Well, here I am at the end of my first (calendar) year of book blogging. My blog isn’t even a year old yet, but looking back on just the last nine-and-a-bit months I can’t help wondering why I didn’t start this sooner. I’ve been spoilt for choice with so many wonderful books to read and review, and as 2020 comes to an end, I wanted to share my very best, five-star books with you.
When I Come Home Again
by Caroline Scott
Oh! My! Goodness! This book evokes a powerful, emotional response (yes, it made my eyes leak!); it created a world I yearned to step in to … and yet never to be part of; it elicits an understanding … and yet a sense of disbelief. This haunting, post-WWI story will stay with me for quite some time.
by Marius Gabriel
Set against the glamorous backdrop of The Ritz hotel, this beautifully written story follows the struggles of Olivia Olsen, living a dangerous double life as a hotel maid bringing vital information to the Resistance, whilst hotel guests, including Coco Channel, luxuriate under the protection of high-ranking Nazi officials.
Coming Up For Air
by Sarah Leipciger
Coming Up For Air is a book of three stories, separated by miles, by decades, and by oceans. Yet they’re all bound on the pages by love, by water, by the legacy of lives after death; the presence of unseen footsteps; of stories that keep memories alive and memories that keep stories alive. An unforgettable book.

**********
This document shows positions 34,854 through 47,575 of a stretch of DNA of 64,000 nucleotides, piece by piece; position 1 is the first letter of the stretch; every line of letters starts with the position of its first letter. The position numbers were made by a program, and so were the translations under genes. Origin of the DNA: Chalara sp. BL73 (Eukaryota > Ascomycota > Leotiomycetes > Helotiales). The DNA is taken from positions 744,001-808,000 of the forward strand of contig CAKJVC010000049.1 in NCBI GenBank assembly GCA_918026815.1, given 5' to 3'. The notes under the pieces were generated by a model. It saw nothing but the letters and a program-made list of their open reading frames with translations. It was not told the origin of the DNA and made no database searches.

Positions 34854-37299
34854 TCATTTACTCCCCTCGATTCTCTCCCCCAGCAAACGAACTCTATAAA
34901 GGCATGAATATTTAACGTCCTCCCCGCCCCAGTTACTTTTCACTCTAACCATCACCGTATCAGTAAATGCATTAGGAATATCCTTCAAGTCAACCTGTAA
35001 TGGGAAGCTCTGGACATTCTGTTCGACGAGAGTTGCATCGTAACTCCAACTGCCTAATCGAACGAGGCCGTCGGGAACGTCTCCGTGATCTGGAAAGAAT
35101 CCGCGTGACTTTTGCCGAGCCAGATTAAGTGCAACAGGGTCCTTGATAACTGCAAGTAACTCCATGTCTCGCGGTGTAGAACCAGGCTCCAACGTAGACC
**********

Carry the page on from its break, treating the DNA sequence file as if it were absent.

Fields of Grace
by Wendy Waters
Fields of Grace is a story about every kind of love silhouetted against the evils of persecution and envy. Like love, it’ll sweep you off your feet, carrying you from the flirtatious bright lights of 1930s London, to the grand romance of Paris, before mercilessly setting you down in the hostile streets of Hitler’s Berlin.screen.
People Like Us
by Louise Fein
People Like Us is an unforgettably powerful story of love, hope and humanity surviving in spite of the very worst kind of hatred. What sets this book apart is that it’s narrated through the eyes of a teenage Nazi; a girl I despised … and then, unexpectedly found myself wanting to protect.
After the Party
by Cressida Connolly
After The Party has been one of those books that never quite leaves you. I spent a considerable amount of time reading it in a state of impotent fury; I just wanted to step inside the pages and shake some sense into Phyllis! Because what is a great book if it doesn’t elicit an emotional response, a visceral reaction, of some sort?
The Strawberry Thief
by Joanne Harris
It’s been seven years since Vianne Rocher was last in my life – way too long! It’s fair to say I absolutely devoured this book, but as I passed the halfway point I had to force myself to slow down … this was a story I was in no hurry to finish. The enchanting and addictive atmosphere is as delicious now as it was in Chocolat.
Catch The Moon, Mary
by Wendy Waters
Catch the Moon, Mary is a beautiful story, a balm for the soul … but rather than feeling post-book sadness it left me enveloped in a profound sense of calm and positivity. It’s an incredibly vivid and poignant book, lyrically written, and with a depth of wisdom and tenderness that speaks of someone who’s lived many lives.